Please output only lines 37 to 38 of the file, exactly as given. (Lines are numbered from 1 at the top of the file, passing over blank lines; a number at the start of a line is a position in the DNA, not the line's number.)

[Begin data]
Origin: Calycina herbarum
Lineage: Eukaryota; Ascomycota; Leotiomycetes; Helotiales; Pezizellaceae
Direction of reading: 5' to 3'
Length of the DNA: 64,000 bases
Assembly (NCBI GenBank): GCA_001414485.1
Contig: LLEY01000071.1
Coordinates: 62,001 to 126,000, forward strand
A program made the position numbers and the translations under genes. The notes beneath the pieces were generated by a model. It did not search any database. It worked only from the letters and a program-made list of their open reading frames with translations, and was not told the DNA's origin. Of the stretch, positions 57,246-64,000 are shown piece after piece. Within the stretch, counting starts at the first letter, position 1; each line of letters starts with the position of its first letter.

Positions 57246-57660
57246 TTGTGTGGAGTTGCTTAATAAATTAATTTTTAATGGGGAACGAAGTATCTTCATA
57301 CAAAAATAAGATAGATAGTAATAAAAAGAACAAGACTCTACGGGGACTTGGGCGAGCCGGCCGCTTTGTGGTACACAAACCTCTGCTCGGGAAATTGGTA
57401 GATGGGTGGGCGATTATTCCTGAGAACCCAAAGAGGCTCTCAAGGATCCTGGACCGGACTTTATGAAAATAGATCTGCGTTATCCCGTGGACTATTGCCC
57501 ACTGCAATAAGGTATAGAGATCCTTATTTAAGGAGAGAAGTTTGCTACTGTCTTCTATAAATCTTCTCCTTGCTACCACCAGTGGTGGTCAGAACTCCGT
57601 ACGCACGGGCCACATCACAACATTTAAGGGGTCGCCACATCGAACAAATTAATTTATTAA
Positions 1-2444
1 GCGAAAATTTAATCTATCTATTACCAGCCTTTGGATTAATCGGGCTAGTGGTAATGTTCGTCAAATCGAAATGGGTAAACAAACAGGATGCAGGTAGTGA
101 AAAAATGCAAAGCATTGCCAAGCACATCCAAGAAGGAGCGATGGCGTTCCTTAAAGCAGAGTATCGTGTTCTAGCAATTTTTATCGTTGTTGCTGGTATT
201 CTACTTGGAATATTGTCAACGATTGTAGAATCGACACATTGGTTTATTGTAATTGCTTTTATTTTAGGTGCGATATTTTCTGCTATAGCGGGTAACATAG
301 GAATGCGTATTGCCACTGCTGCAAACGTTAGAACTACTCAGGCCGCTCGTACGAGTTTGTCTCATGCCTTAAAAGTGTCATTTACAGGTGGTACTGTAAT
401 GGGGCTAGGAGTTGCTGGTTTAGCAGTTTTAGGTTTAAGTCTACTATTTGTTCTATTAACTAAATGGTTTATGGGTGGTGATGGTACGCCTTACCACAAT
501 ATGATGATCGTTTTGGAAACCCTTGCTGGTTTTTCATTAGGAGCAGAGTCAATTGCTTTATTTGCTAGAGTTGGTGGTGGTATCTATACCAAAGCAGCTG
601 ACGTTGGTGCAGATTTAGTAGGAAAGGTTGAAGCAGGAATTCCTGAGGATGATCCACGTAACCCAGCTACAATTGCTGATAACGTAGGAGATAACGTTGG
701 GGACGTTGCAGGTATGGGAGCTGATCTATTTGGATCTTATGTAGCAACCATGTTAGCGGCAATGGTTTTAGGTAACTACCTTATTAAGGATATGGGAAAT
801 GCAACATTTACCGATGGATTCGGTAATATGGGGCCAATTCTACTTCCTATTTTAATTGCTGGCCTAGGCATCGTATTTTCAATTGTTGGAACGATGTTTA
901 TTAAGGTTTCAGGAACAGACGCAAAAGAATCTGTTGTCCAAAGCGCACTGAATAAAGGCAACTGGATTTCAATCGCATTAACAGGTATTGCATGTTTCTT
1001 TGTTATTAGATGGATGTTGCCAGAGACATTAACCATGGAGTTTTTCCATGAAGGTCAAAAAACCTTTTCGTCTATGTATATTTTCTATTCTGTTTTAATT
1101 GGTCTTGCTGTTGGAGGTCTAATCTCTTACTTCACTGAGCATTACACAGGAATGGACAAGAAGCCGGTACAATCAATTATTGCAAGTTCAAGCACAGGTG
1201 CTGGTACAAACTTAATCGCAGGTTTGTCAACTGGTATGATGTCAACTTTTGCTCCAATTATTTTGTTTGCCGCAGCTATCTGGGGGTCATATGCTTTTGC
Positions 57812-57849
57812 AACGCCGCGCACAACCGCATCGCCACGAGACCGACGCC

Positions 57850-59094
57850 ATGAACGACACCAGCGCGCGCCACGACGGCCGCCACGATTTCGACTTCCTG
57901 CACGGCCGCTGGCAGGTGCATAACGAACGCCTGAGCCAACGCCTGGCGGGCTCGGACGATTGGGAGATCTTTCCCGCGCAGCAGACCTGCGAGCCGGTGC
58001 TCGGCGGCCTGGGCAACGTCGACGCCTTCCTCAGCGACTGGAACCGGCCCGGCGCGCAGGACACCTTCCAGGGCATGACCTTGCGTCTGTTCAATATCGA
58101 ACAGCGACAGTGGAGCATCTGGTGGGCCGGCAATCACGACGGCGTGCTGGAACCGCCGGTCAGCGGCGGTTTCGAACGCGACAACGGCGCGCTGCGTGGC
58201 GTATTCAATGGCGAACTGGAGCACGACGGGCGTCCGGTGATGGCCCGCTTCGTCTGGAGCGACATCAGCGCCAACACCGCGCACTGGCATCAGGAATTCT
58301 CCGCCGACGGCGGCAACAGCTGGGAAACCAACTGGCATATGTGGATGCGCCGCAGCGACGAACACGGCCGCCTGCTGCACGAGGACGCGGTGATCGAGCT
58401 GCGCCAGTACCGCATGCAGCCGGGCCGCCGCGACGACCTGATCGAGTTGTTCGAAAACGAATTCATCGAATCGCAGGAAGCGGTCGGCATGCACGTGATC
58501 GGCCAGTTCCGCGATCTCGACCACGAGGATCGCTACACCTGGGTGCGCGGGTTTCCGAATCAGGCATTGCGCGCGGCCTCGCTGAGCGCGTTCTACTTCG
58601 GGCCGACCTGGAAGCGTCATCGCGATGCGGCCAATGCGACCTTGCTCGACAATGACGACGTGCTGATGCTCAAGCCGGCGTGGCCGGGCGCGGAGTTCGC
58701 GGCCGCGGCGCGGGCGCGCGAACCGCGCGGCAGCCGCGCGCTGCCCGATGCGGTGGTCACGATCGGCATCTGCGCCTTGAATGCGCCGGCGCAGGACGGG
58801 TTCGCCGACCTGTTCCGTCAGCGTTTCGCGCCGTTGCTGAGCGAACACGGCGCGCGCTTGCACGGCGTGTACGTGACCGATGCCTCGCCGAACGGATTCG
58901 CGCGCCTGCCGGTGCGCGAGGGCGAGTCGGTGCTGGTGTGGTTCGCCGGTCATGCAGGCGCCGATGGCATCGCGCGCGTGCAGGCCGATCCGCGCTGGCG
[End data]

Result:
58301 CCGCCGACGGCGGCAACAGCTGGGAAACCAACTGGCATATGTGGATGCGCCGCAGCGACGAACACGGCCGCCTGCTGCACGAGGACGCGGTGATCGAGCT
58401 GCGCCAGTACCGCATGCAGCCGGGCCGCCGCGACGACCTGATCGAGTTGTTCGAAAACGAATTCATCGAATCGCAGGAAGCGGTCGGCATGCACGTGATC